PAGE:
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. Last Updated: 07/27/2016

Anxiously Awaiting Word of Bodrov Jr.

APA view Monday of the ice, rocks and debris that raced down a mountain in North Ossetia after a chunk of glacier 150 meters high broke off. The village Kami is in the foreground.
Producer Sergei Selyanov was one of the first of Sergei Bodrov Jr.'s friends to fly south to the North Ossetian capital, Vladikavkaz, on Sunday.

He had little to report by Monday afternoon.

"I am keeping in constant contact with all the rescue services, but there has been no news so far," Selyanov said, his voice trembling, in a telephone interview.

Popular movie star Bodrov, 30, and his crew were in the North Ossetian mountains shooting footage for his upcoming film "The Messenger" when an avalanche roared through the Genaldon and Gizeldon gorges Friday night.

His relatives, associates and fans were on edge Monday, waiting for reassuring news about Bodrov and the other 48 missing members of the film crew. Only nine crew members were safe -- seven who were not with the others and two who managed to flee the disaster, officials said.

One of the seven film crew members said in an interview published Monday that he was back at a hotel Friday evening when the disaster occurred. He said he got a call on his cellphone from a woman in the crew, and she said an avalanche was bearing down on the group.

"The girl only had time to say that an avalanche was headed for them. After that the connection was cut off, and whenever I tried to call, nobody answered," Alexei Ternovsky was quoted by Izvestia as saying.

Selyanov, who produced most of Bodrov's films, including "The Messenger," said Bodrov's father, Sergei Bodrov Sr., arrived in Moscow from his home in Los Angeles on Monday and was due to fly out to Vladikavkaz.

For MT

Bodrov during the filming of "Brother 2."
As news broke Monday afternoon that a 60-year-old villager had been rescued, Bodrov's associates spoke with cautious hope.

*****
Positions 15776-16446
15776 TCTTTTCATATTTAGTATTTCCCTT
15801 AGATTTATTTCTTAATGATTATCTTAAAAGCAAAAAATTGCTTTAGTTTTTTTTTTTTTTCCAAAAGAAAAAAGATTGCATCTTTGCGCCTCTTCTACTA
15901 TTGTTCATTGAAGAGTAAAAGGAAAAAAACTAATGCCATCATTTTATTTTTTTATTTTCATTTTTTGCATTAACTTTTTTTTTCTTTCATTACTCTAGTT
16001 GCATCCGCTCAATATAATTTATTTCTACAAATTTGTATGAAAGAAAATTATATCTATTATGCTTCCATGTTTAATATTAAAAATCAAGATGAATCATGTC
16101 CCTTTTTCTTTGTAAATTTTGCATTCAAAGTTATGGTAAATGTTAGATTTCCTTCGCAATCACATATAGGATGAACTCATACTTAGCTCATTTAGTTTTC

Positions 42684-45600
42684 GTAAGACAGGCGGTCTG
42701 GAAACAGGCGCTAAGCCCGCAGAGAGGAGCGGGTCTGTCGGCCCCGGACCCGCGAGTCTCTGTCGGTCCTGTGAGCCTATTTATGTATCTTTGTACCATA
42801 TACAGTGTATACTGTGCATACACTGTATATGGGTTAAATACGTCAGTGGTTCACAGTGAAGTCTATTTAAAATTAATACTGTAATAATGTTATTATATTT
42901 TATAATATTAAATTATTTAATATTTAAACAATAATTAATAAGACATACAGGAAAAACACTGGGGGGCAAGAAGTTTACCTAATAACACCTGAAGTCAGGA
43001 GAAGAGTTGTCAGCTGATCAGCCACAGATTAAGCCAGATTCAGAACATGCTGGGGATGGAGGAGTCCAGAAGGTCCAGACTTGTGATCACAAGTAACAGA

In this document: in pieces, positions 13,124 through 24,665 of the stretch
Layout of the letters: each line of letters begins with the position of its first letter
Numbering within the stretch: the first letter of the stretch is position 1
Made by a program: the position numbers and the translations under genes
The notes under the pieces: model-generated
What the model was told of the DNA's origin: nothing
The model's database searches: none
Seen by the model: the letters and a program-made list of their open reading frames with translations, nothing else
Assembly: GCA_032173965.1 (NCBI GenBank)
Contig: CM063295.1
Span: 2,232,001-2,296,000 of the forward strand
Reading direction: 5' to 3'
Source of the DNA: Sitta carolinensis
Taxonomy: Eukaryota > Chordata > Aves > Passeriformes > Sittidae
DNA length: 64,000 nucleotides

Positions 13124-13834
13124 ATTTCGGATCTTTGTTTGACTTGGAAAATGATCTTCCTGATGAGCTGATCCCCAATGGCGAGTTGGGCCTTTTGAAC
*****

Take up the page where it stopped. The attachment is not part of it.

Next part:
"We are watching the news and catching every single word," said an official at the VID television company, which made several shows with Bodrov for ORT television in recent years. "We are too afraid to think the worst."

The Emergency Situations Ministry could not confirm reports that the movie crew had detonated explosives in the mountains while filming.

However, Boris Dzgoyev, a top Ossetian emergency situations official, denied that the use of explosives near a glacier could have caused the avalanche, local news agencies reported.

Most national newspapers ran stories with photographs of Bodrov on their front pages Monday.

Kommersant used a photograph of Bodrov in his film debut in 1996 in the Oscar-nominated "Prisoner of the Caucasus," which was shot by his father in the Caucasus Mountains. The Moscow State University graduate with a degree in art history went on to star in 10 other movies.

Bodrov became a nationwide sensation overnight in Alexei Balabanov's blockbuster "Brother," in which he convincingly portrayed the brother of a contract killer who then becomes a killer himself. He starred in the sequel "Brother 2," and later shared the screen with Catherine Deneuve in the 1999 French movie "East-West."

Earlier this year, Bodrov hosted the immensely popular reality show "The Last Hero" on ORT.

He was filling the roles of lead actor, screenwriter and director in "The Messenger."

It was the third time in a century that part of the glacier had fallen -- an occurrence that experts connected to humid, rainy weather over the summer that increased the volume of ice on the glacier.

In 1902, a piece of the same glacier wiped out the village of Genal, killing several dozen people, The Associated Press reported. The government later monitored the glacier, and when it began to grow in the 1960s, barriers were built below. When it did break off in 1969, the barriers helped contain the avalanche and limit the damage.

The government stopped monitoring the glacier in the 1970s.